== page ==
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A very young woman, outrageously made up and half-naked, fixes the lens and deploys the palette of emotions that the photographer asks of her: “I would like a laugh”, “play the innocent”, “give me your doe eyes”, “Now I want some ass”. There will be a lot of talk about “ass” in the episode that follows, Warner’s communication having locked access to The Idol before its broadcast, it is the only one we have seen at the time of writing these lines.
There will also be a lot of question of gaze, and it is precisely this gaze, considered sexist and misogynistic, which earned Sam Levinson’s series to take a volley of green wood during its screening at the Cannes Film Festival. The Idol arrived there shrouded in the aura of cursed projects, the production having been shaken by the departure of director Amy Seimetz (The Girlfriend Experience), while the series, largely reworked thereafter, was almost finished.
The Idol bears the stigma of this double parenthood, in that the series seems torn between two projects. On the one hand, an erotic thriller from the male point of view about the unhealthy relationship between Jocelyn (Lily-Rose Depp), a losing pop star, and Tedros (Abel Tesfaye, better known by his stage name, The Weeknd), a nightclub boss with shady designs. On the other, and this was the project of Amy Seimetz, an outrageous but relatively far-sighted denunciation of the vulgarity of a milieu and an era.
This ambivalence is palpable within the narrative itself. In the first few minutes, an intimacy coordinator gets kicked off the set where Jocelyn is being photographed. Shortly after, the online broadcast of an intimate selfie of the singer panics the many staff around her: how to react? Is a woman with cum on her face a bitch or a feminist heroine? What power does nudity give? Between fascination and repulsion, the question skillfully punctuates the first sequences of the episode. Carried by Lily-Rose Depp and a few impeccably written and cast supporting roles, they are the best.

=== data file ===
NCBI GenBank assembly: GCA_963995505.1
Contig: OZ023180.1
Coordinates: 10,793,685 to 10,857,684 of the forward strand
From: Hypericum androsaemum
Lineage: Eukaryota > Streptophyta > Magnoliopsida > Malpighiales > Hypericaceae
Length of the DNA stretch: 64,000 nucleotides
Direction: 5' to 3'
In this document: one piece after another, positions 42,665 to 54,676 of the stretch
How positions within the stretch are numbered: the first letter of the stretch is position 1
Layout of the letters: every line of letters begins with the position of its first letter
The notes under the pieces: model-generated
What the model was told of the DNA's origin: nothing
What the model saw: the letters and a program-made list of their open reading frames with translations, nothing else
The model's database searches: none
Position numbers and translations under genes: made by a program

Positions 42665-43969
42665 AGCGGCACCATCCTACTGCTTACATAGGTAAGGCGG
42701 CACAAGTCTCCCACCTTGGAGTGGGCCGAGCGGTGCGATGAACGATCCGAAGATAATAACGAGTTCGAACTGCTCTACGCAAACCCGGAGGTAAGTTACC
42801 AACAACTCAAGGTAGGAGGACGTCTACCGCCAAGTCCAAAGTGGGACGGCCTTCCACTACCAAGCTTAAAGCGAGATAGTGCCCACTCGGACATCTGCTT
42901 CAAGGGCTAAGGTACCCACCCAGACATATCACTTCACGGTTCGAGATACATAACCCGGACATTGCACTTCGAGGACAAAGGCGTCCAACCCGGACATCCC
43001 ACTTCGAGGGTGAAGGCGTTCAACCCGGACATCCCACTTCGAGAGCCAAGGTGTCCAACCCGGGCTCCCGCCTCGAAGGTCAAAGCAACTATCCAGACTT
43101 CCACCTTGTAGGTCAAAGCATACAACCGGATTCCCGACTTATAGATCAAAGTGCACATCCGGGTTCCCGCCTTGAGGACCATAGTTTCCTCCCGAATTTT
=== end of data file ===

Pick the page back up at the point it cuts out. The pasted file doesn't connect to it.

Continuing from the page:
As soon as Tedros and his tail-of-rat enter the scene, something softens, the “ass” becomes simple “ass scene” and the series switches to sub-Verhoeven. The Batavian director, briefly quoted with an extract from Basic Instinct (1992), would undoubtedly have drawn something more subversive from it, but, even if it is a little early to say, this pilot suggests something other than a production that would only exist for the reactions outrage it arouses.
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